Dear Director Chopra:
The Bank Policy Institute, American Bankers Association, Consumer Bankers Association, Credit
Union National Association, and the National Association of Federally-Insured Credit Unions are writing with respect to the Consumer Financial Protection Bureau’s notice of proposed rulemaking regarding Credit Card Penalty Fees (Regulation Z). The NPR has not yet been published in the Federal Register, but was published on the CFPB’s website on February 1, 2023, available at: Credit Card Penalty Fees (Regulation Z). The NPR proposes sweeping changes to the provisions of Regulation Z related to credit card late fees. Among other changes, the proposal would reduce the credit card late fee safe harbor to $8 from its current levels of $30 for a first violation and $41 for a subsequent violation within the next six billing cycles. In support of that dramatic reduction and other proposed changes, the Bureau relies extensively on data from the Federal Reserve Board’s Y-14M data collection and other “[i]nformation provided in response to a series of data filing orders made to several industry participants, comprised of two distinct sets” and refers repeatedly to analyses it conducted using such
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See Appendix for association descriptions.
 The NPR has not yet been published in the Federal Register, but was published on the CFPB’s website on February 1, 2023, available at: Credit Card Penalty Fees (Regulation Z) (consumerfinance.gov).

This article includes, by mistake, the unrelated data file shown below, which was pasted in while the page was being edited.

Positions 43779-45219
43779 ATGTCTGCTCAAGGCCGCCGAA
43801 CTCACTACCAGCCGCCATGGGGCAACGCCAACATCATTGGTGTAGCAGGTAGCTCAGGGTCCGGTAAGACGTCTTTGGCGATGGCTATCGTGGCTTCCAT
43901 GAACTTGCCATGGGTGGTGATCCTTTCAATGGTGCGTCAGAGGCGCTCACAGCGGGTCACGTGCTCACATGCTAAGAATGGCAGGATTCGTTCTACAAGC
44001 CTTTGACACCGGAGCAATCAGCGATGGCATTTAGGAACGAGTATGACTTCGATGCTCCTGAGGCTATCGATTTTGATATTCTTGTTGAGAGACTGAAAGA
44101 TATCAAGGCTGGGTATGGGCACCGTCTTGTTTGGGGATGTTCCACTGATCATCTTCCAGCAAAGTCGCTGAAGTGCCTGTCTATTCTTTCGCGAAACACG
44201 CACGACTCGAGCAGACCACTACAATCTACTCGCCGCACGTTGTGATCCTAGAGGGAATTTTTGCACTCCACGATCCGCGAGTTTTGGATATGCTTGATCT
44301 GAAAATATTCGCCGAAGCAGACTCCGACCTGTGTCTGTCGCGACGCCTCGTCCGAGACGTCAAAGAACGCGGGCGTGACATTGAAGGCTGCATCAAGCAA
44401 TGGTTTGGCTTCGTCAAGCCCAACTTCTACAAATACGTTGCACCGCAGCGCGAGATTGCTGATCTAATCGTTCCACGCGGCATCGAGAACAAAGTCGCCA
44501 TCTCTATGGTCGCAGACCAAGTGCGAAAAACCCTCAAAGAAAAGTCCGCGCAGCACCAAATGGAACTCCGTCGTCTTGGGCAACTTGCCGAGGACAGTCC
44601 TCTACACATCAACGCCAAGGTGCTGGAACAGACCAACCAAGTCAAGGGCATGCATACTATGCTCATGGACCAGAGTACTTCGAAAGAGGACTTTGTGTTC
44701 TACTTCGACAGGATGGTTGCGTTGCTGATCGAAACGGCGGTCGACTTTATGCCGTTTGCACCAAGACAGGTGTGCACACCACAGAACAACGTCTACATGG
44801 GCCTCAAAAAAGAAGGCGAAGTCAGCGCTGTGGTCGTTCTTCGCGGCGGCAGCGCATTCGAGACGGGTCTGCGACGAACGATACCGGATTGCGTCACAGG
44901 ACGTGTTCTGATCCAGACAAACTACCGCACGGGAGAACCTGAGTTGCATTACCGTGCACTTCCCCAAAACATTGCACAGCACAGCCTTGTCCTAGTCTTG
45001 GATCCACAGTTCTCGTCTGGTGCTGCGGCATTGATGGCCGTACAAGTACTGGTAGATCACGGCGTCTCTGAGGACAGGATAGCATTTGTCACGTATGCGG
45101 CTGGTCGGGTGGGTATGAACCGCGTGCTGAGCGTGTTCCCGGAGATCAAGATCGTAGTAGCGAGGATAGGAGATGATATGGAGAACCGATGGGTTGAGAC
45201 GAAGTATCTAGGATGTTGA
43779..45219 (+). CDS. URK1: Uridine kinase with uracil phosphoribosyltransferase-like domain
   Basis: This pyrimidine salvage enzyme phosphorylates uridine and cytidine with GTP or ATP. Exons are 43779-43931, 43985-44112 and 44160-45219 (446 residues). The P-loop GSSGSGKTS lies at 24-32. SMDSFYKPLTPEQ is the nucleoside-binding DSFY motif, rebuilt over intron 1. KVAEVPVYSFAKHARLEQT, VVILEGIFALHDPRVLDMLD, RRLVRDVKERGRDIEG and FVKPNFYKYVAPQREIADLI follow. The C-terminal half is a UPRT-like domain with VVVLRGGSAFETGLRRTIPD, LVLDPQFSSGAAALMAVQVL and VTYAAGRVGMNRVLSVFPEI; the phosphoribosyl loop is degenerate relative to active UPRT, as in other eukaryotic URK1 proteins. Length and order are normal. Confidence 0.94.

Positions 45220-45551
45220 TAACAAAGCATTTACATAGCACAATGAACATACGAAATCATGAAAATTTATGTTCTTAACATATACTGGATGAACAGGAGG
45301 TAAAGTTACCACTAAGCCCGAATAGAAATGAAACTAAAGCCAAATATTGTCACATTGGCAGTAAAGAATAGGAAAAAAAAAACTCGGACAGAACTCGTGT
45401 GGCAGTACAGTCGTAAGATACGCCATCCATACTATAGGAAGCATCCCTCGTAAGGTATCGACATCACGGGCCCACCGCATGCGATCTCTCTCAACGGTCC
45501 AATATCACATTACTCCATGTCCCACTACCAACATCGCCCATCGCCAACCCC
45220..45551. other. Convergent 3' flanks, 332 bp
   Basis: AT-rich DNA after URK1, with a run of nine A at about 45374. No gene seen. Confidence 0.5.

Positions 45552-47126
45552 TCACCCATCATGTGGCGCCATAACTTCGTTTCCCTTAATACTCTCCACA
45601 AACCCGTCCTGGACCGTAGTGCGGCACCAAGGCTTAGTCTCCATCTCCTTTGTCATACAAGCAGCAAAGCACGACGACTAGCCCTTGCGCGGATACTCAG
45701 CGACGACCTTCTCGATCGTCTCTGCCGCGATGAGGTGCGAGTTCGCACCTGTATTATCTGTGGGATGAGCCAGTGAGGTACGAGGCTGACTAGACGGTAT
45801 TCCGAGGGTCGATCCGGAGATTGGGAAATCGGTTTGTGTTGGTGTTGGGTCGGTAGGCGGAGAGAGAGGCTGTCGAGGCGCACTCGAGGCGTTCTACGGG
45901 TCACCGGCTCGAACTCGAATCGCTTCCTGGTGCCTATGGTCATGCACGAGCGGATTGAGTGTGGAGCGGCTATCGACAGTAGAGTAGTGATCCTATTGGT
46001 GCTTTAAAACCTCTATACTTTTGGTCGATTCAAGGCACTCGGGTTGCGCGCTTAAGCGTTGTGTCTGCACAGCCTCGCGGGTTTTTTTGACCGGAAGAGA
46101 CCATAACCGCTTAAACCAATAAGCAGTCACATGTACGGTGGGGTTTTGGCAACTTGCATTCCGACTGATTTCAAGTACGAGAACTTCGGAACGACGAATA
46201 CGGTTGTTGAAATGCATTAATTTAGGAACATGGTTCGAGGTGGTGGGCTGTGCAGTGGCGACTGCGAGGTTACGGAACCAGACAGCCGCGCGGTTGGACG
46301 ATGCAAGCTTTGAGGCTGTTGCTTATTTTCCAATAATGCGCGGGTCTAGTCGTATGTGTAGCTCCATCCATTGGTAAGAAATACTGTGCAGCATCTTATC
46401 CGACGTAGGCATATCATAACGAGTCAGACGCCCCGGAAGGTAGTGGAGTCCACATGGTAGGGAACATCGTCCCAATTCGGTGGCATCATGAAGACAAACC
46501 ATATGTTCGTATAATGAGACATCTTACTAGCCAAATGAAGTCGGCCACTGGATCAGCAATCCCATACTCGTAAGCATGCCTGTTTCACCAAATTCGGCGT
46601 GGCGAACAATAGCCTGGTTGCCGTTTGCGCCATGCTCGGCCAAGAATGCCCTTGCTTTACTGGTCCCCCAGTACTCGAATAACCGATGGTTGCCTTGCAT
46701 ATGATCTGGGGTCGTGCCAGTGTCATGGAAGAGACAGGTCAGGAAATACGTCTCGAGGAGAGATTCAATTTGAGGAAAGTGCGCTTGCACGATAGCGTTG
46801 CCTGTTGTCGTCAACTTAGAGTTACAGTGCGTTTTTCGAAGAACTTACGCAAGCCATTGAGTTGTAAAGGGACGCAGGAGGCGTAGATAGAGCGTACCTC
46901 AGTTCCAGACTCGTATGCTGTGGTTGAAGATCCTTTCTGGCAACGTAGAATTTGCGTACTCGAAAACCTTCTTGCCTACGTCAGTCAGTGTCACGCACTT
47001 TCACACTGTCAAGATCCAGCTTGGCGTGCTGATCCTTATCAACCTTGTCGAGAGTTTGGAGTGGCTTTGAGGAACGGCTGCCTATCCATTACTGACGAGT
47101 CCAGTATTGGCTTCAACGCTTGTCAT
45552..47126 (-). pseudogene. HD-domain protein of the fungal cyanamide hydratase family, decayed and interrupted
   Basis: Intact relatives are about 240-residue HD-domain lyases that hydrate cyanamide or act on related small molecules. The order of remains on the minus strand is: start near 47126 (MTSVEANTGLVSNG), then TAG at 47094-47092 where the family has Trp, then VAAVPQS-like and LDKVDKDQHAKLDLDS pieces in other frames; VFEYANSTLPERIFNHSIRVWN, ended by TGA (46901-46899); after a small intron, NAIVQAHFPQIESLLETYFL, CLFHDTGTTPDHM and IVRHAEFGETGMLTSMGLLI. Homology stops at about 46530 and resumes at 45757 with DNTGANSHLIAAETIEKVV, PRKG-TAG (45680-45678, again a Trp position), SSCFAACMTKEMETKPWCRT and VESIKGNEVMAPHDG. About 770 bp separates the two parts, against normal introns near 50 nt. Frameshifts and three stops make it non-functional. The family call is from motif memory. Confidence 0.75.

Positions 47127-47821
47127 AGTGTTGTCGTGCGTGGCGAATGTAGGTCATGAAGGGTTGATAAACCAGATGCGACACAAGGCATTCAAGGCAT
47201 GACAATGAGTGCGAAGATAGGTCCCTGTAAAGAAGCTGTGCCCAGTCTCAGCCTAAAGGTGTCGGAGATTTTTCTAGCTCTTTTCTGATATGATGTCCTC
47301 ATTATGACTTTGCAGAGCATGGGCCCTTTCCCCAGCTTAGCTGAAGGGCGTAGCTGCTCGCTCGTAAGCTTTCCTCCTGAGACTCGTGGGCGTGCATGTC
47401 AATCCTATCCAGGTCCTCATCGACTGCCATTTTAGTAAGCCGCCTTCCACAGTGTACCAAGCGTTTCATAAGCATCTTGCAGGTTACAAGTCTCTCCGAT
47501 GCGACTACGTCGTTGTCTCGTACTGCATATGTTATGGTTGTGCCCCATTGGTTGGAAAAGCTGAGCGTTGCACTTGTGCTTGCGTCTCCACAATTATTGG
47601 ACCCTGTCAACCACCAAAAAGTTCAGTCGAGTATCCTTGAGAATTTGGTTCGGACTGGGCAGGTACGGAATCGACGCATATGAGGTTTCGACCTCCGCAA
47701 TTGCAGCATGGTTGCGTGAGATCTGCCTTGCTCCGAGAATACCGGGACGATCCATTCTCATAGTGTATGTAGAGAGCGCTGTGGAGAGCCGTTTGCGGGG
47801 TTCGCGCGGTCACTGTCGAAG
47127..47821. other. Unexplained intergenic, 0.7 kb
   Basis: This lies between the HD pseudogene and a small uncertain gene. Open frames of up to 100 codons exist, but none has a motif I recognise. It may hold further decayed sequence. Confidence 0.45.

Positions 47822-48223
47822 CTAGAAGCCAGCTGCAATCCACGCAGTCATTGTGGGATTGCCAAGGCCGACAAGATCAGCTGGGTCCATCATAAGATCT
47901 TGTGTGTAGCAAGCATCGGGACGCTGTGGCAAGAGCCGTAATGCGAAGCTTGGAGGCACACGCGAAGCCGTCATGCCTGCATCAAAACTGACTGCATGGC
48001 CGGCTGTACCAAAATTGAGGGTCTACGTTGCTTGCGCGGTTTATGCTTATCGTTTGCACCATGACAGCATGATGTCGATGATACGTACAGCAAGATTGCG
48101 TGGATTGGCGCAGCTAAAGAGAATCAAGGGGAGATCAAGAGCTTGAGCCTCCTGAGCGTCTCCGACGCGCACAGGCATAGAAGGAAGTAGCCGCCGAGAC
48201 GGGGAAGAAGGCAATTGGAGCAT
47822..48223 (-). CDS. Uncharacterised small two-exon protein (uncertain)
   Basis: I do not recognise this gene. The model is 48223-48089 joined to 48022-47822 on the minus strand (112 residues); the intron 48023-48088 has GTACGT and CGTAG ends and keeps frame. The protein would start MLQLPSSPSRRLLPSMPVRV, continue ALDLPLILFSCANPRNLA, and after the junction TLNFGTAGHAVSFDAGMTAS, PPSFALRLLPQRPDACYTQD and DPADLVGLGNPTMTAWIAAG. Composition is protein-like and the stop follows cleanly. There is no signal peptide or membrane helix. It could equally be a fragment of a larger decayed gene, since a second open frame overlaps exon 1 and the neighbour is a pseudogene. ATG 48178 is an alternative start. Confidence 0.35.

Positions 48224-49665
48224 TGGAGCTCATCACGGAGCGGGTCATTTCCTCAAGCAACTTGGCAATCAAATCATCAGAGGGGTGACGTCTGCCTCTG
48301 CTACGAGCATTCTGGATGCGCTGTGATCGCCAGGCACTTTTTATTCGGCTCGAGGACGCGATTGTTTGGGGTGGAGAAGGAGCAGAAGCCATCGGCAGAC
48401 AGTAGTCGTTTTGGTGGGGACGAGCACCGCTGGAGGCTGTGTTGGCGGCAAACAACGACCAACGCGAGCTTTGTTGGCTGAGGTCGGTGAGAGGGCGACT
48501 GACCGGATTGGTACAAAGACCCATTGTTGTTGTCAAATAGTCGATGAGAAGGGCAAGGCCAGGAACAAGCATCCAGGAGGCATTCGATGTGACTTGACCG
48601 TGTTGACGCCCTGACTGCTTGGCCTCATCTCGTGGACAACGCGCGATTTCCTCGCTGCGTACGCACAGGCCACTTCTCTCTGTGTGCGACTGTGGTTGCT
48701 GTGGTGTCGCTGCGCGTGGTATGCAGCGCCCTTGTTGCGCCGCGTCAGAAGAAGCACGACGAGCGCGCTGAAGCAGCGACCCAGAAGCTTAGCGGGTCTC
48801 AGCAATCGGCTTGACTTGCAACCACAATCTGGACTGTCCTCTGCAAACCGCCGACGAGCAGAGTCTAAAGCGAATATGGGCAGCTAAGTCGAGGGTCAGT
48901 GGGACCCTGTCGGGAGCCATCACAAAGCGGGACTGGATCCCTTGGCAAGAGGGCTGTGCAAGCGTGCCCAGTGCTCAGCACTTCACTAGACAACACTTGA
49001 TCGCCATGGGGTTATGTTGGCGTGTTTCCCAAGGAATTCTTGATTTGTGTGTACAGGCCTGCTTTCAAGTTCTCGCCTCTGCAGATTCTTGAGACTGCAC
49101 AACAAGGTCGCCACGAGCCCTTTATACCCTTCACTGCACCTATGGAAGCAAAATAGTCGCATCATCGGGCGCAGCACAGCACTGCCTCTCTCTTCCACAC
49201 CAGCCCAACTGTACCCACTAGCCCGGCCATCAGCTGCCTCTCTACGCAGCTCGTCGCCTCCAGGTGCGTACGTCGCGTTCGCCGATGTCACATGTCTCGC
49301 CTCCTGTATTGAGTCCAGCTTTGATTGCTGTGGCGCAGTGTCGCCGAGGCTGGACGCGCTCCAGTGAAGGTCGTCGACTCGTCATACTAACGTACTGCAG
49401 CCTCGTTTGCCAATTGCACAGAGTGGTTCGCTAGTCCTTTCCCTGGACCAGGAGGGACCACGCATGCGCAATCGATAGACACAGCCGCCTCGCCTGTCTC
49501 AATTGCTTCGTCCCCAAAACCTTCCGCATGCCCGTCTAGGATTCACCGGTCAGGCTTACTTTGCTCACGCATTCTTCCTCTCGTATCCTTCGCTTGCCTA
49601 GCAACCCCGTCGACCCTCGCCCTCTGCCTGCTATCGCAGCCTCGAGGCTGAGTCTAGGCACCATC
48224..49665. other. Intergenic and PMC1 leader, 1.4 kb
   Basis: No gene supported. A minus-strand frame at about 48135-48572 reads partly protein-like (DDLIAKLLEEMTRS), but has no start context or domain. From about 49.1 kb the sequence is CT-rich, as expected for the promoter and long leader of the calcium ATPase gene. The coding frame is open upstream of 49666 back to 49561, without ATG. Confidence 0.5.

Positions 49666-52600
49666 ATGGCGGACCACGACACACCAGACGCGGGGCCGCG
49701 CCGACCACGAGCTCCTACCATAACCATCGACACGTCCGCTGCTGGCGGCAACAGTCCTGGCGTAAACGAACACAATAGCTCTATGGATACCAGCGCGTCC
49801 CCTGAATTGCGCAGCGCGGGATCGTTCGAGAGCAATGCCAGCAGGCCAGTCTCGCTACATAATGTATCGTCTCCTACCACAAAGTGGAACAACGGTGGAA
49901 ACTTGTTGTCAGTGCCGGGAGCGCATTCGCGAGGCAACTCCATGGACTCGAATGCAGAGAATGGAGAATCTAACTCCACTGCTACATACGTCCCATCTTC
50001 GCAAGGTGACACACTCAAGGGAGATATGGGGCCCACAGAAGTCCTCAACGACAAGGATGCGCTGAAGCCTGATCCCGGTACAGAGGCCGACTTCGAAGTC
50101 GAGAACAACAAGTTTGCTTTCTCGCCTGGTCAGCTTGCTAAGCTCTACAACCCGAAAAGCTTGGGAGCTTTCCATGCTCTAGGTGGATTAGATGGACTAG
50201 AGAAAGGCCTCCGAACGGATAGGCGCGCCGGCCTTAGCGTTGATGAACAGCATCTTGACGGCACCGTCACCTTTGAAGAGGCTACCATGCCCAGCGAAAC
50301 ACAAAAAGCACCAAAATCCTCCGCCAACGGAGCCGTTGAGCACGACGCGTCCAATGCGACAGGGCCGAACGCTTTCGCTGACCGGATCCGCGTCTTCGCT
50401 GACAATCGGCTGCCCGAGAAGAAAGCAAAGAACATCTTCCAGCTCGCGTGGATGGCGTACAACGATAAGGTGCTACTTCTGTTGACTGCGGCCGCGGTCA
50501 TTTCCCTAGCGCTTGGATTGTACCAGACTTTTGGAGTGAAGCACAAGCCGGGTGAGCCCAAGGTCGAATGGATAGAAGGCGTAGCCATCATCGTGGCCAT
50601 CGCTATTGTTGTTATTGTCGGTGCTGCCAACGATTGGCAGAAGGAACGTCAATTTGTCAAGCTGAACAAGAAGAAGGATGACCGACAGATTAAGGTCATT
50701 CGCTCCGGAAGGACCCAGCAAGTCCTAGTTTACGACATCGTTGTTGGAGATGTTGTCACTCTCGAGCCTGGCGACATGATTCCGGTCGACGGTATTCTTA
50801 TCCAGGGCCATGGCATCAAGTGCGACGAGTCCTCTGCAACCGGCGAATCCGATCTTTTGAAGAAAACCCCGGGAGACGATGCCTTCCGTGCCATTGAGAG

The NPR refers to the 2021 Annual Credit Card Report, which states that the two sets are: “a) Data requested from a broad and diverse group of issuers to address a range of topics that neither CCP nor Y-14 data can address. This report refers to these data as Mass Market Issuer (MMI) data. These data cover application and approval volumes, rates, and channels, deferred interest, digital account servicing, certain aspects of the impact of COVID19 on consumers and issuers, and loss mitigation policies and practices, including debt collection. b) Data requested from a diverse group of specialized issuers. These summary data, which focus on basic indicators of usage and cost, in places supplement the Y-14 to allow for a broader or more detailed perspective into certain facets of the market than either the Y-14 or [the Bureau’s Consumer Credit Panel] allow. Where these data supplement Y-14 data, those data are collectively called “Y-14+””. See, NPR at 19, note 58, citing to the Bureau’s 2021 Card Report, at 17.